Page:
Still, there are ways of preparing and cooking foods to reduce the anti-nutrient content.

So that people know which foods contain so-called anti-nutrients, we’ve devised the following list, including their potential health effects and tips for how to reduce them. First, however, someone must note that most of these foods are healthy additions to a plant-based diet and not be scared of eating them freely!

Foods that contain lectins

Foods: peanuts, beans, soybeans, lentils, chickpeas, wheat, beans, cereals

Potential health effects: Altered gut function, inflammation, reduced absorption of calcium, iron, phosphorous, and zinc. However, according to Dr. Minich, human studies are lacking, and laboratory studies do not simulate real-world scenarios where people consume lectins in smaller amounts. Furthermore, there is some evidence that lectins may effectively treat cancer, although more research is needed.

How to reduce: Soaking, boiling, fermenting

Foods that contain oxalates

Foods: Spinach, Swiss chard, amaranth, sweet potatoes, beets, rhubarb contain the highest amounts, but grains, nuts, and tea contain much less. However, a balanced diet typically contains only small amounts of oxalates.

Potential health effects: Soluble oxalates can reduce the absorption of essential minerals or contribute to kidney stone formation.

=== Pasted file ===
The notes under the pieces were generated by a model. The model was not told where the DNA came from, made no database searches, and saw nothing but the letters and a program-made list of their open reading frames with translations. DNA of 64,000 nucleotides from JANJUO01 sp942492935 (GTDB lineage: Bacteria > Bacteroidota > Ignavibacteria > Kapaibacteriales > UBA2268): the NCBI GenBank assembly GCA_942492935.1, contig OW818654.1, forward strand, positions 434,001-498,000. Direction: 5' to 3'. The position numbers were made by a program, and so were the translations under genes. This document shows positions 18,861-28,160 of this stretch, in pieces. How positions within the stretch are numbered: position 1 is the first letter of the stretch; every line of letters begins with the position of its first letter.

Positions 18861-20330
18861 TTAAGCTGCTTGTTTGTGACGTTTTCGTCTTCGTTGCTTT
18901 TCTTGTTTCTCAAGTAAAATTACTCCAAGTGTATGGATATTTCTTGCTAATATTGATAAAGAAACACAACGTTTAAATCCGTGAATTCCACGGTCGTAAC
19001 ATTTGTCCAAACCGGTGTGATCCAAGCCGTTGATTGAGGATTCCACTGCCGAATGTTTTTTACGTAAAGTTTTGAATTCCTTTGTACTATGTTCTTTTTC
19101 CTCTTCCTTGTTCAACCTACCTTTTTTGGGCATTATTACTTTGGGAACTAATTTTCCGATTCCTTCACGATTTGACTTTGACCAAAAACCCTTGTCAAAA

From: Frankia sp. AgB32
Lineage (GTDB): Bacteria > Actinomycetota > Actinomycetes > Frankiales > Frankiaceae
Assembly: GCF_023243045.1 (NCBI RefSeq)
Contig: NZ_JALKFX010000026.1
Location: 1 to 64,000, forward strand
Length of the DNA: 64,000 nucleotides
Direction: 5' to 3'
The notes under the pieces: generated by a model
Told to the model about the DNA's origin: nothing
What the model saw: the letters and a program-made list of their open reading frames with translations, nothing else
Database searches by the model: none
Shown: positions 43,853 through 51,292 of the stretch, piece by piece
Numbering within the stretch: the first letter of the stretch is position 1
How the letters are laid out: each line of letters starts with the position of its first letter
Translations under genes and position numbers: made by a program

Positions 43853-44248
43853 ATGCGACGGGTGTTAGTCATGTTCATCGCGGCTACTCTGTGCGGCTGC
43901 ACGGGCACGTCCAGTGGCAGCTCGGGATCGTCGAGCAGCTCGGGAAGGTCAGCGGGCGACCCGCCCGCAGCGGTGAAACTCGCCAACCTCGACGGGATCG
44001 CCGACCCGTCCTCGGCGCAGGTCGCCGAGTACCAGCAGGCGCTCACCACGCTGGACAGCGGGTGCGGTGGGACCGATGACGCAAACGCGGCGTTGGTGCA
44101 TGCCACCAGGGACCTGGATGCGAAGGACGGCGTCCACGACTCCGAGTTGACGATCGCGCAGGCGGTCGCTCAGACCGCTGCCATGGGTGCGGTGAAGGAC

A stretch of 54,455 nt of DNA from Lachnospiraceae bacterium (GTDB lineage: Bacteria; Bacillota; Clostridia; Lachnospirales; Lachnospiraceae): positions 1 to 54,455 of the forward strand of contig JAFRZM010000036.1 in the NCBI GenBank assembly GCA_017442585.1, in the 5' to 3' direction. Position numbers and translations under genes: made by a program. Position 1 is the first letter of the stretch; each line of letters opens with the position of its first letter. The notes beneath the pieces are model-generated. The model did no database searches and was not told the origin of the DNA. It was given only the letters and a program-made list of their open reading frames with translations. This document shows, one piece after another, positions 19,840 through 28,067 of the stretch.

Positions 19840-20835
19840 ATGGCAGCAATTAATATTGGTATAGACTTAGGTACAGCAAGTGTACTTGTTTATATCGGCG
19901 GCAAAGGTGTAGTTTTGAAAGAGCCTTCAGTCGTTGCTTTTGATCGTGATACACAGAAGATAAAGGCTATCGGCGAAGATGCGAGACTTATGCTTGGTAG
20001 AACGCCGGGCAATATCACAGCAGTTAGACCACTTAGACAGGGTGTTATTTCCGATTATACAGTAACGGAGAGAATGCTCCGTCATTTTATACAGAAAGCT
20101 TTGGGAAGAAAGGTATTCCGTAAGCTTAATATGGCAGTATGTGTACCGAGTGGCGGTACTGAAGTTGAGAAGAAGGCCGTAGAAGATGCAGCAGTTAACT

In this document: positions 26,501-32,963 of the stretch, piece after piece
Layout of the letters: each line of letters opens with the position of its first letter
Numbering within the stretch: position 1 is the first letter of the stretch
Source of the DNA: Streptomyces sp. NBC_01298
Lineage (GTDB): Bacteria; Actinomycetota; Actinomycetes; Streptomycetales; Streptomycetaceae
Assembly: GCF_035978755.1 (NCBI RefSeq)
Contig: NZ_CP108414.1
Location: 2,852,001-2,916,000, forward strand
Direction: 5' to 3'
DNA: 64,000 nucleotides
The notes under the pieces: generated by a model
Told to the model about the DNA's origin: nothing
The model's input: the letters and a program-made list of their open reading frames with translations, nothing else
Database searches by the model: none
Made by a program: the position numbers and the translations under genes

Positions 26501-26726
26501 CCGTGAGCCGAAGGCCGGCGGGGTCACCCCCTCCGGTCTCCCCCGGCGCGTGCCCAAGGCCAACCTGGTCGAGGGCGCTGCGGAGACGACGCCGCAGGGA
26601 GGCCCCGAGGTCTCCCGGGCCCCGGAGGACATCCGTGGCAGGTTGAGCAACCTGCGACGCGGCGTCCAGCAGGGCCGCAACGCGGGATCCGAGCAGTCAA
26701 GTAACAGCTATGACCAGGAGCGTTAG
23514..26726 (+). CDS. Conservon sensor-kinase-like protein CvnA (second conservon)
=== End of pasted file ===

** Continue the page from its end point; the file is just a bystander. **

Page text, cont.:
How to reduce: steaming, boiling, soaking, pairing with high calcium foods

Foods that contain phytates

Foods: Legumes, cereals, rice, amaranth, quinoa, millet, nuts, seeds

Potential health effects: Reduced iron, zinc, magnesium, and calcium absorption, may be beneficial anti-inflammatory effects too, but more research is needed.

How to reduce: Soaking, boiling, germination, fermentation. However, iron and zinc leach into the water when soaking, which causes a loss of these minerals

Foods that contain glucosinolates or goitrogens

Foods: Brassica vegetables such as broccoli, kale, Brussels sprouts, cabbage, and turnip greens, and millet and cassava

Potential health effects: Inhibits uptake of iodine and may cause goiter or hypothyroidism.

How to reduce: Steaming or boiling; however, this may also reduce beneficial compounds such as glucoraphanin, which metabolizes into the anti-cancer compound sulforaphane.

Foods that contain phytoestrogens

Foods: Soy and soy products, flaxseeds, cereals

Potential health effects: Controversial evidence - possible endocrine disruptors causing an increased risk of hormonal cancers, but also benefits for menopausal hot flushes, cardiovascular disease, and some cancers.

How to reduce: cooking, fermenting

Foods that contain tannins

Foods: tea, cider, wine, cereals grains, berries, apples, stone fruits, nuts, beans

Potential health effects: Some studies indicate that tannins reduce iron absorption and body stores, but their anti-nutritional effect is debatable. However, tannins include proanthocyanidins and catechins, which have many benefits to health associated with antioxidants.

How to reduce: Peeling, cooking, or consuming vitamin C-rich foods

Bottom Line: The benefits of a colorful, plant-based diet far outweigh the adverse effects of so-called anti-nutrients.

A plant-based diet is beneficial for health and provides the body with abundant vitamins, minerals, antioxidants, and fiber. In addition, so-called anti-nutrients may have positive effects, and their adverse effects are reduced by preparation and cooking methods or eating them with other foods. Beans, grains, nuts, and seeds are also valuable protein sources for vegans, so healthy people should not avoid these foods.